A Harmonized Bass Line is a great way to create a groove moving comp that clearly reflects the harmony and has a lot of movement. In this video I am going to show you how I play a harmonized bass line on a Bb Blues, and also go over the shell voicings and spread triads that you need to create your own.
Playing Harmonized bass lines is often associated with Jim Hall, especially from his comping of Bill Evans, and it is a great way of comping to have in your vocabulary. It works especially well if you are comping in a duo setting since it is really full and also lays down a solid groove.
Building a chord vocabulary
Before I start breaking down the harmonized bassline example I think it makes sense to just do a few exercises to build a chord vocabulart.
When you play harmonized bass lines then most of the time it is going to be with 3 note voicings and most of those are either Shell voicings or open voiced triads.
Shell voicings with the chord on the D and G strings are found in two variations. One with the root on the 6th string and one with the root on the 5th string.
Since this is a Bb blues I have chosen to use the scale that goes with a Bb7, namely Eb major for these exercises.
This first example is with the root on the 6th string
And the same exercise with the root on the 5th string.
Another common voicing is the open-voiced or spread triad. This way of playing triads adds larger intervals to the structure. In this case it makes them sit well in the voice-leading when they are mixed with shell-voicings.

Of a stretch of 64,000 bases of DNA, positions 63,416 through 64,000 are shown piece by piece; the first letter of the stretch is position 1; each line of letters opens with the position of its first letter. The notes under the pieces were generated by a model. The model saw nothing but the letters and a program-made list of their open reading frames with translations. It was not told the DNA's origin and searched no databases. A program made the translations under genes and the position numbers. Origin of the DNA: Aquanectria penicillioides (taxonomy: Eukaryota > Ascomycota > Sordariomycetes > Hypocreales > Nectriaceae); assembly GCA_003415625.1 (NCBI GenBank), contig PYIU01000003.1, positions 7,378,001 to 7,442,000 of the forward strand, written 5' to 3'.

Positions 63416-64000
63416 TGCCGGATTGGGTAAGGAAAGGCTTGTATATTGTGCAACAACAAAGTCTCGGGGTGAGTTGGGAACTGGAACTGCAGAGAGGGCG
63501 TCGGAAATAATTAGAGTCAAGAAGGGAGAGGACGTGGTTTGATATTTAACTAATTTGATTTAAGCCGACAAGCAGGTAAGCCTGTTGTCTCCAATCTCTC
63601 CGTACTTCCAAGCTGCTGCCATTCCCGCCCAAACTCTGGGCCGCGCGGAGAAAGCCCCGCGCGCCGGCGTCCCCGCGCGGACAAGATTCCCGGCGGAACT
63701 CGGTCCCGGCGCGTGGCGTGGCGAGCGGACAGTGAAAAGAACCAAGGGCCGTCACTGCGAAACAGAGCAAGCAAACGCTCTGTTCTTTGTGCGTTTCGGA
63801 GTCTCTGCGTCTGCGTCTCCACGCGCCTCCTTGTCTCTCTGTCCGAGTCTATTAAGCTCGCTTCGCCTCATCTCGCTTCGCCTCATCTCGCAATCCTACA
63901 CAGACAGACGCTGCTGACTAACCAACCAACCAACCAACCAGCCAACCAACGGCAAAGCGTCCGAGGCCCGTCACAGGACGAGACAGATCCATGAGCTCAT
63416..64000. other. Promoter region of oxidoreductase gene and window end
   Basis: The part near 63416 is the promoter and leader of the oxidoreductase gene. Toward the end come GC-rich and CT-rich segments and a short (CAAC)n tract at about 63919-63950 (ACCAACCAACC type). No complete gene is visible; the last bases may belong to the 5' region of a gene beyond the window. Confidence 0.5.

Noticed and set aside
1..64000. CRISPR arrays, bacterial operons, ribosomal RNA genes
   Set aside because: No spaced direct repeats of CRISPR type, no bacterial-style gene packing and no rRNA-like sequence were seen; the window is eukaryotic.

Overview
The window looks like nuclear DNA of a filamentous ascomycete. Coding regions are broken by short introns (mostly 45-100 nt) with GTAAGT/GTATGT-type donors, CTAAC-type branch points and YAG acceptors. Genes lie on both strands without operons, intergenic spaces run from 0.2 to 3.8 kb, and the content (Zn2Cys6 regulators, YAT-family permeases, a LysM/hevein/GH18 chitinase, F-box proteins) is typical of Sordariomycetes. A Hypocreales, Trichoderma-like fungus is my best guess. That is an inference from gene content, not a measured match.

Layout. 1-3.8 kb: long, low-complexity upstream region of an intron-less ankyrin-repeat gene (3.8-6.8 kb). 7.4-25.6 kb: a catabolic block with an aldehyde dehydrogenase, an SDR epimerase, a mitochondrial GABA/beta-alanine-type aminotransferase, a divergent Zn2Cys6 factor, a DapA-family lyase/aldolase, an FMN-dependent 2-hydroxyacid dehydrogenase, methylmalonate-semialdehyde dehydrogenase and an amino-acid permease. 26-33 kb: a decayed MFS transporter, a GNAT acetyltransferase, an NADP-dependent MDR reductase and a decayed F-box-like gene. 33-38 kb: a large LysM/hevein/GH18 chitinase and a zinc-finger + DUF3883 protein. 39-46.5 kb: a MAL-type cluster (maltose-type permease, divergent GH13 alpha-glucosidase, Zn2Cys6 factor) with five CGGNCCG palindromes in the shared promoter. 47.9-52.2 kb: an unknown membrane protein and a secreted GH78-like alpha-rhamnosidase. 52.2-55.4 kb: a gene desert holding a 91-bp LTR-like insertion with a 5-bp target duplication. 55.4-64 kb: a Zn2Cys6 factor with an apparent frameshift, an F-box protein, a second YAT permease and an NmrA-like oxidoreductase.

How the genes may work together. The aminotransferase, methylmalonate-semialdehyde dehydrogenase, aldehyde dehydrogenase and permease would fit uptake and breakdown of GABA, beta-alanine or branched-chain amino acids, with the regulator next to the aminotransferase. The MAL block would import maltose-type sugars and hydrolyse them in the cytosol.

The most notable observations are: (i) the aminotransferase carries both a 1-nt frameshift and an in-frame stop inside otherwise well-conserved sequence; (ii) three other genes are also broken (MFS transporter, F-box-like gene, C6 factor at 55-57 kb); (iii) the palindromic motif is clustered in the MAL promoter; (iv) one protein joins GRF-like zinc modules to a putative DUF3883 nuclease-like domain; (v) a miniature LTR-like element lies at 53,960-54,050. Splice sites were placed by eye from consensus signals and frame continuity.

Harmonized Bass Line on a Blues
In this part of the lesson I will analyze the Harmonized bass line example.
The first bar is a very simple and common way to walk up on a dominant. The first chord is a Bb7 shell-voicing which is followed by a series of 1st inversion spread triads. This takes us up to the IV chord Eb7.
The second bar is another standard solution. I play Eb7 on beats 1 and 3 and a leading chord for Eb7 on beat 2, in this case a D7. On beat 4 I have a B7 as a leading chord to the Bb7 in the next bar. This happens again in bar 5, 6 and 10.
Having a leading chord on beat 4 is very common and nice way to create a natural flow.
Bar 3 is a bassline that is in fact harmonizing the Bb major triad and adding a leading chord on beat 4. This also happens in bar 7.
Bar 4 is also a very common solution to a quic II V progression. The basic chords, Fm7 and Bb7 are found on beats 1 and 3. On beat 2 I use a B7 to lead to Bb7 and beat 4 is an E7 to lead to Eb7. This same solution is used in bar 8 and bar 12. The progression in bar 11 is not a II V but the approach with leading chords is the same.
The Cm7 bar is using a diatonic walk up, so the Cm7 is part of a II V I in Bb major and the bass line walks up the scale with Cm7, Dm7 and Ebmaj7 shell voicings. The E7 on beat 4 is there as a leading chord for F7.
How to get Harmonized Bass lines into your playing
Working with this approach you should check out some of the ways I move between chords. Maybe make some variations on the Bb blues and then try to construct your own harmonized bass lines on a song or standard that you already know well.
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